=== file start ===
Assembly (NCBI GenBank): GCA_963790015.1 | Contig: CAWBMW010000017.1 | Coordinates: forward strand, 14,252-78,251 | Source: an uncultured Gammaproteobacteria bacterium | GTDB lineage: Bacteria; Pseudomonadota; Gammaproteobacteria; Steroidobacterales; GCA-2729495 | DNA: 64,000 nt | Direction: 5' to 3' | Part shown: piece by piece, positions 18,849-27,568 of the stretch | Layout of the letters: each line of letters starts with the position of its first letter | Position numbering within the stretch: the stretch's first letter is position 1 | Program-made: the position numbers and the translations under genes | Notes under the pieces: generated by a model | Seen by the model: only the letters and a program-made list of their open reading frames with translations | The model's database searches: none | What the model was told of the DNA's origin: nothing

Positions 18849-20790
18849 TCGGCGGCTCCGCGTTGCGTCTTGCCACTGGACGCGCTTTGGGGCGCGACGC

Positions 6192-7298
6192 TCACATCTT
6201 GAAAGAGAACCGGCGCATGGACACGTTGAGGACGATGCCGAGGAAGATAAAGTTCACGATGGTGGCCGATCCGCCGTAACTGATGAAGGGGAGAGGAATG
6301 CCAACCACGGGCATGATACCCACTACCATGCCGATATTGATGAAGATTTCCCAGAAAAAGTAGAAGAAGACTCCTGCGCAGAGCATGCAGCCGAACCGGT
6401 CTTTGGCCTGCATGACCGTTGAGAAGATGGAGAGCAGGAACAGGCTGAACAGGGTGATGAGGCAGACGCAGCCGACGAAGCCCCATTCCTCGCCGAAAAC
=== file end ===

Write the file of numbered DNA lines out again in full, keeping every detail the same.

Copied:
Assembly (NCBI GenBank): GCA_963790015.1 | Contig: CAWBMW010000017.1 | Coordinates: forward strand, 14,252-78,251 | Source: an uncultured Gammaproteobacteria bacterium | GTDB lineage: Bacteria; Pseudomonadota; Gammaproteobacteria; Steroidobacterales; GCA-2729495 | DNA: 64,000 nt | Direction: 5' to 3' | Part shown: piece by piece, positions 18,849-27,568 of the stretch | Layout of the letters: each line of letters starts with the position of its first letter | Position numbering within the stretch: the stretch's first letter is position 1 | Program-made: the position numbers and the translations under genes | Notes under the pieces: generated by a model | Seen by the model: only the letters and a program-made list of their open reading frames with translations | The model's database searches: none | What the model was told of the DNA's origin: nothing

Positions 18849-20790
18849 TCGGCGGCTCCGCGTTGCGTCTTGCCACTGGACGCGCTTTGGGGCGCGACGC

Positions 6192-7298
6192 TCACATCTT
6201 GAAAGAGAACCGGCGCATGGACACGTTGAGGACGATGCCGAGGAAGATAAAGTTCACGATGGTGGCCGATCCGCCGTAACTGATGAAGGGGAGAGGAATG
6301 CCAACCACGGGCATGATACCCACTACCATGCCGATATTGATGAAGATTTCCCAGAAAAAGTAGAAGAAGACTCCTGCGCAGAGCATGCAGCCGAACCGGT
6401 CTTTGGCCTGCATGACCGTTGAGAAGATGGAGAGCAGGAACAGGCTGAACAGGGTGATGAGGCAGACGCAGCCGACGAAGCCCCATTCCTCGCCGAAAAC